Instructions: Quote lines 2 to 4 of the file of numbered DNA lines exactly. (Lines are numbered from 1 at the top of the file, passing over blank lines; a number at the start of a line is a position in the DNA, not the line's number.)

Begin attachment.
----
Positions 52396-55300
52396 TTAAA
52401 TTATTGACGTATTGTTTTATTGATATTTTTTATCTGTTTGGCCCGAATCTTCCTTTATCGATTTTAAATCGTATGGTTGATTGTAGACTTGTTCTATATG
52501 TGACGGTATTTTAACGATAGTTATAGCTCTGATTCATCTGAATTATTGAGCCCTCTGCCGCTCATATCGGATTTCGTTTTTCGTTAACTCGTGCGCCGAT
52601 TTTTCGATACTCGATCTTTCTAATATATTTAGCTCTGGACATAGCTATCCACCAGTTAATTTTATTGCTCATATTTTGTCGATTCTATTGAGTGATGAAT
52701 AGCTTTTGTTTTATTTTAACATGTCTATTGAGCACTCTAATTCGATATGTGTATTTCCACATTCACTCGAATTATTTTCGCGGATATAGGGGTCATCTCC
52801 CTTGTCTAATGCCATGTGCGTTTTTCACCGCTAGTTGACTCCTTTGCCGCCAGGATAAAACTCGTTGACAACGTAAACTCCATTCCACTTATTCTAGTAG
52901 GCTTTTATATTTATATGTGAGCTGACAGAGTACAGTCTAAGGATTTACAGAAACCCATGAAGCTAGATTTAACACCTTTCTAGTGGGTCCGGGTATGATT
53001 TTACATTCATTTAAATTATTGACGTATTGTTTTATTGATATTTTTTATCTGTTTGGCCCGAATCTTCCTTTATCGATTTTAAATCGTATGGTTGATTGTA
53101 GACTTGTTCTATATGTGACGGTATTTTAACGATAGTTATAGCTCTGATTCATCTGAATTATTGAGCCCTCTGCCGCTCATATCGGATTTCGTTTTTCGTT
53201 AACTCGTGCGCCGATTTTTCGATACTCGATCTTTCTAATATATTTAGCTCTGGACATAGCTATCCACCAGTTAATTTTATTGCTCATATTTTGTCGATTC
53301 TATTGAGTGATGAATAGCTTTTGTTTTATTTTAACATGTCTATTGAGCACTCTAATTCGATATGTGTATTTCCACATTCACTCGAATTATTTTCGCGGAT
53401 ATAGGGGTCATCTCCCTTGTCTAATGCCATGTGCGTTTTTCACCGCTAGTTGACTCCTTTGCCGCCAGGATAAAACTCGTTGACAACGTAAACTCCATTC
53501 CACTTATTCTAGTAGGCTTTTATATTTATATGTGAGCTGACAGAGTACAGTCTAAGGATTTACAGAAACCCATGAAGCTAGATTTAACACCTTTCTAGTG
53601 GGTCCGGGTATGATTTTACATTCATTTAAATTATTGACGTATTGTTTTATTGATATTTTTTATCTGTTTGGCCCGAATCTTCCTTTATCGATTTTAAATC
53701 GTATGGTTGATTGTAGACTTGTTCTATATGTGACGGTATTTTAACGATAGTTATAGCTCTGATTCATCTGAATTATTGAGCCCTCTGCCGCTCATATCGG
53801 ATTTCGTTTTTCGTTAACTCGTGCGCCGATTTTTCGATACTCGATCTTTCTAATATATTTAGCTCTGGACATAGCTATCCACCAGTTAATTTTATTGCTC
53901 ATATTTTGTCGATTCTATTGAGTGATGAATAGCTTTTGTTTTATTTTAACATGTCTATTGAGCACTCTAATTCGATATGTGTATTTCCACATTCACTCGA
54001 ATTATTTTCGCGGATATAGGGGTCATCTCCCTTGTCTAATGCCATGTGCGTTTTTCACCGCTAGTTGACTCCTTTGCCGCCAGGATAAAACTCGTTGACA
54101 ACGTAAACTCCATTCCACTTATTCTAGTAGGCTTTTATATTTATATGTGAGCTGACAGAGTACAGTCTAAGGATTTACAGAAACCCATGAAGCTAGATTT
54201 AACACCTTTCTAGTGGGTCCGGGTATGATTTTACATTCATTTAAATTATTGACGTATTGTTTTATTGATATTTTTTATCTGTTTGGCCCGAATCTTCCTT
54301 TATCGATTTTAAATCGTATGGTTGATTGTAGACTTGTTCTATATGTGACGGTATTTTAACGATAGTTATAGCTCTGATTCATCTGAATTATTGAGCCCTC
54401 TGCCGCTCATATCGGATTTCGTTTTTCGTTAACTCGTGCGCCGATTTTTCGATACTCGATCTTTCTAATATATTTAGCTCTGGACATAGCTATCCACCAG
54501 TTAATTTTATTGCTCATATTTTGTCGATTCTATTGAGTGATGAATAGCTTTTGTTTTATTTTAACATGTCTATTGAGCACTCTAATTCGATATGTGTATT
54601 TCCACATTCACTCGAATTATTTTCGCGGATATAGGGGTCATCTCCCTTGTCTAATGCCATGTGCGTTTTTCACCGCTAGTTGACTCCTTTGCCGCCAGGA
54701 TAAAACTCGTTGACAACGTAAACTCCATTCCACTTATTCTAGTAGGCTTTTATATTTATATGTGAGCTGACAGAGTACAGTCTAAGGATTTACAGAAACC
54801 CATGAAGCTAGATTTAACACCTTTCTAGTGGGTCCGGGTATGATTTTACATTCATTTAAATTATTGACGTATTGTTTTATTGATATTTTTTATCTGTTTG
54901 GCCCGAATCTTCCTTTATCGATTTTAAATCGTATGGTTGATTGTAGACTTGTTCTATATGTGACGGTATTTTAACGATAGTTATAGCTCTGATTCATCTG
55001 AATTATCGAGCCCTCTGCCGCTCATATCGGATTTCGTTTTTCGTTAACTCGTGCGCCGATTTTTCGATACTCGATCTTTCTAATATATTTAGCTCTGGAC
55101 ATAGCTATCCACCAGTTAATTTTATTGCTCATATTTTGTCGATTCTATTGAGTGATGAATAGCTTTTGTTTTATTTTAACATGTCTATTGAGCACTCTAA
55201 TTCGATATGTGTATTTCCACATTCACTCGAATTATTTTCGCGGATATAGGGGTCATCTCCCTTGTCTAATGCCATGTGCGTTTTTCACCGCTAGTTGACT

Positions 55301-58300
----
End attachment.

52396 TTAAA
52401 TTATTGACGTATTGTTTTATTGATATTTTTTATCTGTTTGGCCCGAATCTTCCTTTATCGATTTTAAATCGTATGGTTGATTGTAGACTTGTTCTATATG
52501 TGACGGTATTTTAACGATAGTTATAGCTCTGATTCATCTGAATTATTGAGCCCTCTGCCGCTCATATCGGATTTCGTTTTTCGTTAACTCGTGCGCCGAT